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What: Shares of Whiting Petroleum (NYSE:WLL) jumped in May, up more than 14% for the month. Fueling that surge was a nearly 7% rally in the price of oil as well as bullish statements from the company in regards to its projected output for 2016.

So what: Oil continued to rebound last month, closing at just under $50 a barrel due to declining U.S. production and supply outages in Canada and Nigeria. That $50-per-barrel mark is key for Whiting Petroleum because it's the price at which the company believes it can generate enough cash flow to keep its production roughly flat, all else being equal.

In fact, it was crude's recent rally toward $50 a barrel, as well as bringing on a financial partner to help fund drilling, that has Whiting Petroleum more optimistic about its production for 2016. After initially cutting its capex budget by 80% and planning to cease its fracking operations by the end of the first half of the year, Whiting Petroleum now sees its output coming in stronger than its initial projections. That optimism was evident at its annual shareholder meeting last month when the company issued upbeat second-quarter and full-year production guidance, with it is now expecting production to be between 48.1 million to 50.1 million barrels of oil equivalent, or BOE, for the full year. At the midpoint, that's above its initial guidance range of 46.8 million to 50.5 million BOE. That said, Whiting Petroleum still expects its average daily production to decline by double digits from last year's average rate.

While Whiting Petroleum is growing more optimistic for 2016, it's nowhere near as positive as Pioneer Natural Resources (NYSE:PXD), which, unlike Whiting, plans to grow its production this year. In fact, Pioneer Natural Resources now expects its output to increase 12% in 2016, which is above its initial guidance for 10% growth. Furthermore, Pioneer Natural Resources noted that it plans to add as many as 10 more drilling rigs this year once it feels confident oil has stabilized at $50 a barrel, which could drive even more production growth. Needless to say, Whiting Petroleum will need oil to move a lot higher than that before it can restart its own double-digit production growth engine.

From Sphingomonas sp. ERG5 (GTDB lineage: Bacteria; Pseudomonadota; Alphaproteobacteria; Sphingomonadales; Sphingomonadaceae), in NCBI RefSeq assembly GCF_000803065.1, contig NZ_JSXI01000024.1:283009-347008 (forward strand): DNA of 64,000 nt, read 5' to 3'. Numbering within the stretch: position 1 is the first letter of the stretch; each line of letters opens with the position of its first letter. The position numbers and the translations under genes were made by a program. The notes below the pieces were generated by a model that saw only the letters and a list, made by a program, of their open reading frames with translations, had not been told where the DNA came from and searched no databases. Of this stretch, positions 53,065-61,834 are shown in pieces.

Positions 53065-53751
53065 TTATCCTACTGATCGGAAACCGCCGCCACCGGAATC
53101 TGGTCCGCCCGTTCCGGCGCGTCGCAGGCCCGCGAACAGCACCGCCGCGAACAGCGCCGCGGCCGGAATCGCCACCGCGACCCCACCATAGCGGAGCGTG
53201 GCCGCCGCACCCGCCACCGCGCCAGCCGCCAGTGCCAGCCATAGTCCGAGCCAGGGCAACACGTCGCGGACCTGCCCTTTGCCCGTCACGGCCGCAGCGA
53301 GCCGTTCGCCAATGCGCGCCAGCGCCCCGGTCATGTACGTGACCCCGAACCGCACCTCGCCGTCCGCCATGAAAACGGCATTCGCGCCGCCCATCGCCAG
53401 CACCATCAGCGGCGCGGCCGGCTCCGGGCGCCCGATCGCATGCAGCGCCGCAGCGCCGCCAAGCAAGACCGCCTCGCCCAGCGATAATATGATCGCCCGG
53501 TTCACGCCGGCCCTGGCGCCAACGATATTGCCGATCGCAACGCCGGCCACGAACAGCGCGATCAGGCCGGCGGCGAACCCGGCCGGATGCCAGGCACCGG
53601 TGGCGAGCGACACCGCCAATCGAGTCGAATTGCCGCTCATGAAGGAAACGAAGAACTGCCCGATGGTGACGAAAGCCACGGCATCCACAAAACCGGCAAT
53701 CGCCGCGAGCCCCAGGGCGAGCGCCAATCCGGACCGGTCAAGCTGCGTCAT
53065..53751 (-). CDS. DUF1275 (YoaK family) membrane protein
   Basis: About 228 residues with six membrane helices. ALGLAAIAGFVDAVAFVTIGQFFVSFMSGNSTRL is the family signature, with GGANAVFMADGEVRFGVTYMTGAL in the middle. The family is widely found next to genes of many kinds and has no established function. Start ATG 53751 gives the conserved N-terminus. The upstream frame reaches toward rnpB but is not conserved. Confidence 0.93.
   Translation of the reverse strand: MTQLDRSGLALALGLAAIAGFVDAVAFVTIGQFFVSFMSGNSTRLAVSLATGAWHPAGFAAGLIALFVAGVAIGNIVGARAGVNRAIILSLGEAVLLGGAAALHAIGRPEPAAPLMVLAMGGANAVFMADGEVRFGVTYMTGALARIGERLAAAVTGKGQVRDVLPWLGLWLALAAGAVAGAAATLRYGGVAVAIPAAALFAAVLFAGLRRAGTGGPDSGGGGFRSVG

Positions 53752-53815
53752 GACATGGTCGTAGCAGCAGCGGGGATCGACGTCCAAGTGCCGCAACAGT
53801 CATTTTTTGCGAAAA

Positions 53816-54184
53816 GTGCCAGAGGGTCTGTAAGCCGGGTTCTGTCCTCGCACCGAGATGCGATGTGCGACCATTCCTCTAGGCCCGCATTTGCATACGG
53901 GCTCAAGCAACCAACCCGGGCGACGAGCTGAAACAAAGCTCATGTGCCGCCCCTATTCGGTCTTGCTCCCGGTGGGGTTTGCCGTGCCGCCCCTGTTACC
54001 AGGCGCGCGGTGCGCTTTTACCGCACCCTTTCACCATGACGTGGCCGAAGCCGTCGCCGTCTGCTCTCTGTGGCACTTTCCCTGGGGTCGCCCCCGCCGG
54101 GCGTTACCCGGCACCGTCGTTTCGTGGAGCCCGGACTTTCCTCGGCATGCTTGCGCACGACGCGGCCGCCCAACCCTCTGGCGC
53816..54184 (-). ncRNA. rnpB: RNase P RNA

Now what: With oil moving higher, it is fueling a lot more optimism at Whiting Petroleum. That said, the company still expects its production to decline this year despite its more optimistic view. Also, it is a long way from being able to grow its output given its large debt load and weaker drilling returns. In other words, it still has a lot of work to do before it's able to create value for investors.

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